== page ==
- The Washington Times - Tuesday, February 17, 2004

CHICAGO (AP) — Many teen-rated video games contain content that is not listed on the label, including sexual themes, alcohol and profanity, a study found.

Parents should be aware that popular T-rated video games might include a range of unexpected content that could have a negative influence on their children, said Harvard University researchers Kevin Haninger and Kimberly Thompson.

The voluntary rating system “is not providing complete information to parents,” Mr. Haninger said. “In many games there’s content we think parents would care about.”

The authors reviewed labels on all 396 mainstream T-rated video games available as of April 2001, and watched a random sample of 81 games. Violence was listed in content labels on 373 games, or 94 percent; 15 percent were labeled as having sexual themes; 14 percent were labeled for profanity; and 2 percent were labeled for depicting substances such as tobacco or alcohol.

The study’s authors said, however, that many of the labels among the sample were not accurate in detailing content. Several videos included sexual content, profanity or depictions of alcohol or tobacco, but the labels did not list the same.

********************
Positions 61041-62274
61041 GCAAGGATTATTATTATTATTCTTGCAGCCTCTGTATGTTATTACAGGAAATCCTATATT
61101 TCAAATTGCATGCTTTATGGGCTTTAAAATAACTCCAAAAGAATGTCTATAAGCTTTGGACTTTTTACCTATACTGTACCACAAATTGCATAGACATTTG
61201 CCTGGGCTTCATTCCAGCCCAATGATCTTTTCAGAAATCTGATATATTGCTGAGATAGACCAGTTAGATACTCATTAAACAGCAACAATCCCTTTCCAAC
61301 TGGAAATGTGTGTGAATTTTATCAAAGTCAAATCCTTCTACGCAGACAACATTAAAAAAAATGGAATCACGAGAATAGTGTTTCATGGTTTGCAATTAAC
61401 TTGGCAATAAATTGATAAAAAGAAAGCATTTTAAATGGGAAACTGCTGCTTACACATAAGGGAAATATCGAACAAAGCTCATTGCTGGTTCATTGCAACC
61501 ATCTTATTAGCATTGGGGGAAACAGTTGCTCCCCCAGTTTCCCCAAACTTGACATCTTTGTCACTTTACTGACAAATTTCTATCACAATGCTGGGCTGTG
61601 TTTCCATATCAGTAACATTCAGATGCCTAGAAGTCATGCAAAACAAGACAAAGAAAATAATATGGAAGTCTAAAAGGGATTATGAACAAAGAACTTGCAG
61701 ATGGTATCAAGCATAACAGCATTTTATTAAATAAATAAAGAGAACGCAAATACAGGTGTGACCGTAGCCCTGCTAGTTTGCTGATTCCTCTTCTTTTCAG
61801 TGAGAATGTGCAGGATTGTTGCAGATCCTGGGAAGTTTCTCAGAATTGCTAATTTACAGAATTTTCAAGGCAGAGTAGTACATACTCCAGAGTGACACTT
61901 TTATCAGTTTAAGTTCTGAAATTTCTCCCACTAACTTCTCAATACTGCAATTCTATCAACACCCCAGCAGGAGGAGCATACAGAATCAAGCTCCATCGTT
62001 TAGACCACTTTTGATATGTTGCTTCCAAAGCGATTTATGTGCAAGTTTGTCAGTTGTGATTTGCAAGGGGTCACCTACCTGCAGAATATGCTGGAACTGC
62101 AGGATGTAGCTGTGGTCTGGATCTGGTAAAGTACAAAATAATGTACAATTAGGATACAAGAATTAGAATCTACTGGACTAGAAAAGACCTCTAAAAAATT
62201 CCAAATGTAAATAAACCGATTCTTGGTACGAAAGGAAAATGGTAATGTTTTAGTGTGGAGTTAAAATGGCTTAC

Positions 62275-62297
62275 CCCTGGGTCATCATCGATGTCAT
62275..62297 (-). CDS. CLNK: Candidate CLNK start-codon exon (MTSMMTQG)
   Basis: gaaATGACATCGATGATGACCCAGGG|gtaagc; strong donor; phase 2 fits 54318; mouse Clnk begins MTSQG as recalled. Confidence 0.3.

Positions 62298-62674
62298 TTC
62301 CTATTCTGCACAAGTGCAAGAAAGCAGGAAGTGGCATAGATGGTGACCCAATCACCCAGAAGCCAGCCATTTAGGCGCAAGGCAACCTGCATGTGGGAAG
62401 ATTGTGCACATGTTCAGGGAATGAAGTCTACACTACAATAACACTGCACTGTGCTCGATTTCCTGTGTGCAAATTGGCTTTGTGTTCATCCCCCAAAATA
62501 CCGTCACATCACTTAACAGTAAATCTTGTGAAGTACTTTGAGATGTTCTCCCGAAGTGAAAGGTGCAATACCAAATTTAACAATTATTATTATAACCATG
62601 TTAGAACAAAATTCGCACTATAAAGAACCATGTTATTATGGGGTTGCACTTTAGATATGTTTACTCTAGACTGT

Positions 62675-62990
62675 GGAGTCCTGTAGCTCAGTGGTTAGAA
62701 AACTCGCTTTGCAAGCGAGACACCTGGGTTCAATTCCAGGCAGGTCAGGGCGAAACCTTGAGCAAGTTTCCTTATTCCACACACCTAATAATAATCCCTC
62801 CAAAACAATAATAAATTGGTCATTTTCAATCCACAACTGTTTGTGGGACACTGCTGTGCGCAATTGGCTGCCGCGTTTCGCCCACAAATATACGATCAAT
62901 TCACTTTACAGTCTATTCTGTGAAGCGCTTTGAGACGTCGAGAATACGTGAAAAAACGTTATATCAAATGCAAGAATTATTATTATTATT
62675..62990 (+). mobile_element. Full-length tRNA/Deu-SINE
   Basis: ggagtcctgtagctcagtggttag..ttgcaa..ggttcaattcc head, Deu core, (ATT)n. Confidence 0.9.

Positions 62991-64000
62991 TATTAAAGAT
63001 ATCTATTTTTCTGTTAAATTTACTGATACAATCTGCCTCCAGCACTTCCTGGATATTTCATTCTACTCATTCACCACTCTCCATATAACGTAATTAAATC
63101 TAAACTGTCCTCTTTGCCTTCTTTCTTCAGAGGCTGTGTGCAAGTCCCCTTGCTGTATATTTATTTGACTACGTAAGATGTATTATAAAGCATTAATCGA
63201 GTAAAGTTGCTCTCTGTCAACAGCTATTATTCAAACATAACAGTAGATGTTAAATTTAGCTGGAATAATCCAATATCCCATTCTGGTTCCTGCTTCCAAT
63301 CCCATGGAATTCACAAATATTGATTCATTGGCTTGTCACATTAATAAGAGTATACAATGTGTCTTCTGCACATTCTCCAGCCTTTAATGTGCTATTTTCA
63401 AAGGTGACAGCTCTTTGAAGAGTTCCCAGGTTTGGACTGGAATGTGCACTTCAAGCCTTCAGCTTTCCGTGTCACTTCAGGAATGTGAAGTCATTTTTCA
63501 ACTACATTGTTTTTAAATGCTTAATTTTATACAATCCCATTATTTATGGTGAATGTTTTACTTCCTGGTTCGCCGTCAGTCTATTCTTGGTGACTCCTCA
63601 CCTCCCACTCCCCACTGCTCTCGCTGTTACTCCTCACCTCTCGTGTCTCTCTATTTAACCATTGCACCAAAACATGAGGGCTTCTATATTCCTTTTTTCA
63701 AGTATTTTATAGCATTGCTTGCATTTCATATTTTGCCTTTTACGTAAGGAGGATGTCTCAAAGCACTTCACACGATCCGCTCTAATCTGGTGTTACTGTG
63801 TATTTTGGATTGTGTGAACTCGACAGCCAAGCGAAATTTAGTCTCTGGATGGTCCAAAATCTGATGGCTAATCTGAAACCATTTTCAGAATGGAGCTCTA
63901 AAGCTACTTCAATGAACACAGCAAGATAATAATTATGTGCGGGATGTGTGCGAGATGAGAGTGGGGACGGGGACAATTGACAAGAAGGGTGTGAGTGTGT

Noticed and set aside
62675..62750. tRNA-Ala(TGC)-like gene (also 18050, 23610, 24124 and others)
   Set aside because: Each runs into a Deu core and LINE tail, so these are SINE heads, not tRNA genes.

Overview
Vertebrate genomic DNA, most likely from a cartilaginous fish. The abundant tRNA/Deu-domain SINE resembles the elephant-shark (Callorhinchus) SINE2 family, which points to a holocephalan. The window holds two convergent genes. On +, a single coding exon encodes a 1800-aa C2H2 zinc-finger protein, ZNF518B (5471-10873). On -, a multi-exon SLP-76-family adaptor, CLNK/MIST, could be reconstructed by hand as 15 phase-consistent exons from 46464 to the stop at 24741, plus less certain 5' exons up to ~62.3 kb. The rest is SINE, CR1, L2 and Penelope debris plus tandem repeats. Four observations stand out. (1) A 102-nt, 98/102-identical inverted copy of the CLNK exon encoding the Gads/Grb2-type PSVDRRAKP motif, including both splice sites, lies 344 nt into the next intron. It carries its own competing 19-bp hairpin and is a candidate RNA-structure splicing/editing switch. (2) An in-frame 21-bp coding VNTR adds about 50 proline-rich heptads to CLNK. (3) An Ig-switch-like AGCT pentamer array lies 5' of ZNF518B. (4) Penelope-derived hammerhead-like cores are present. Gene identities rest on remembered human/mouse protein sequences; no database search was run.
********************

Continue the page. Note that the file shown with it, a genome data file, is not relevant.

The study appears in the Journal of the American Medical Association today.

The findings point to a need for a clear explanation of the rating process, the researchers said.

Under the rating system used by the Entertainment Software Rating Board, games labeled “T” for teen are deemed suitable for youngsters 13 and older and may contain violence, strong language and/or suggestive themes.

Other ratings include “E” for everyone, “M” for mature and “AO” for adults only.

The system includes brief content depictors labeled on the game box.

“Content depictors indicate elements in a game that may have triggered a particular rating and/or may be of interest or concern,” according to the ESRB Web site.

An ESRB spokesman said he could not comment until seeing the study.

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